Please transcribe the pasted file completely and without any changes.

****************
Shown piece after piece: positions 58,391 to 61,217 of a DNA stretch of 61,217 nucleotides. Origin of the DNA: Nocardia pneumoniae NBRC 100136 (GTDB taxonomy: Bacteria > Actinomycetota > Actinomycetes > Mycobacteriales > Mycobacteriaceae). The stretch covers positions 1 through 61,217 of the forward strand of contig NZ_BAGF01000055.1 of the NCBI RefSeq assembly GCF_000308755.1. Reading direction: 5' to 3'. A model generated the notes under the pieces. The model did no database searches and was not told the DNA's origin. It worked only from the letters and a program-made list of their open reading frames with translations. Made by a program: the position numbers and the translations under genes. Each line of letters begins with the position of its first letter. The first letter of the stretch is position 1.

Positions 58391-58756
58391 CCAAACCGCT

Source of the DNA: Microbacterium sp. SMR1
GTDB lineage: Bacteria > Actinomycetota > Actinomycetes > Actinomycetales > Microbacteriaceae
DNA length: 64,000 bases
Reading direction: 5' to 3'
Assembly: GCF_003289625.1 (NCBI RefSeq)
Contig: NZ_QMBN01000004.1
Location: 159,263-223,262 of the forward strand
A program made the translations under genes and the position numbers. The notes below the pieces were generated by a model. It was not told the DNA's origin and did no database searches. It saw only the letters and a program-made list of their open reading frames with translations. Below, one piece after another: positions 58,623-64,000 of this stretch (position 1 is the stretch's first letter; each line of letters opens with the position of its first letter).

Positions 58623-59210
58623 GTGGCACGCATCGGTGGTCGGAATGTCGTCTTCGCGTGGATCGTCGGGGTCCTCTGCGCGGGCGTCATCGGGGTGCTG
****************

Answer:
Shown piece after piece: positions 58,391 to 61,217 of a DNA stretch of 61,217 nucleotides. Origin of the DNA: Nocardia pneumoniae NBRC 100136 (GTDB taxonomy: Bacteria > Actinomycetota > Actinomycetes > Mycobacteriales > Mycobacteriaceae). The stretch covers positions 1 through 61,217 of the forward strand of contig NZ_BAGF01000055.1 of the NCBI RefSeq assembly GCF_000308755.1. Reading direction: 5' to 3'. A model generated the notes under the pieces. The model did no database searches and was not told the DNA's origin. It worked only from the letters and a program-made list of their open reading frames with translations. Made by a program: the position numbers and the translations under genes. Each line of letters begins with the position of its first letter. The first letter of the stretch is position 1.

Positions 58391-58756
58391 CCAAACCGCT

Source of the DNA: Microbacterium sp. SMR1
GTDB lineage: Bacteria > Actinomycetota > Actinomycetes > Actinomycetales > Microbacteriaceae
DNA length: 64,000 bases
Reading direction: 5' to 3'
Assembly: GCF_003289625.1 (NCBI RefSeq)
Contig: NZ_QMBN01000004.1
Location: 159,263-223,262 of the forward strand
A program made the translations under genes and the position numbers. The notes below the pieces were generated by a model. It was not told the DNA's origin and did no database searches. It saw only the letters and a program-made list of their open reading frames with translations. Below, one piece after another: positions 58,623-64,000 of this stretch (position 1 is the stretch's first letter; each line of letters opens with the position of its first letter).

Positions 58623-59210
58623 GTGGCACGCATCGGTGGTCGGAATGTCGTCTTCGCGTGGATCGTCGGGGTCCTCTGCGCGGGCGTCATCGGGGTGCTG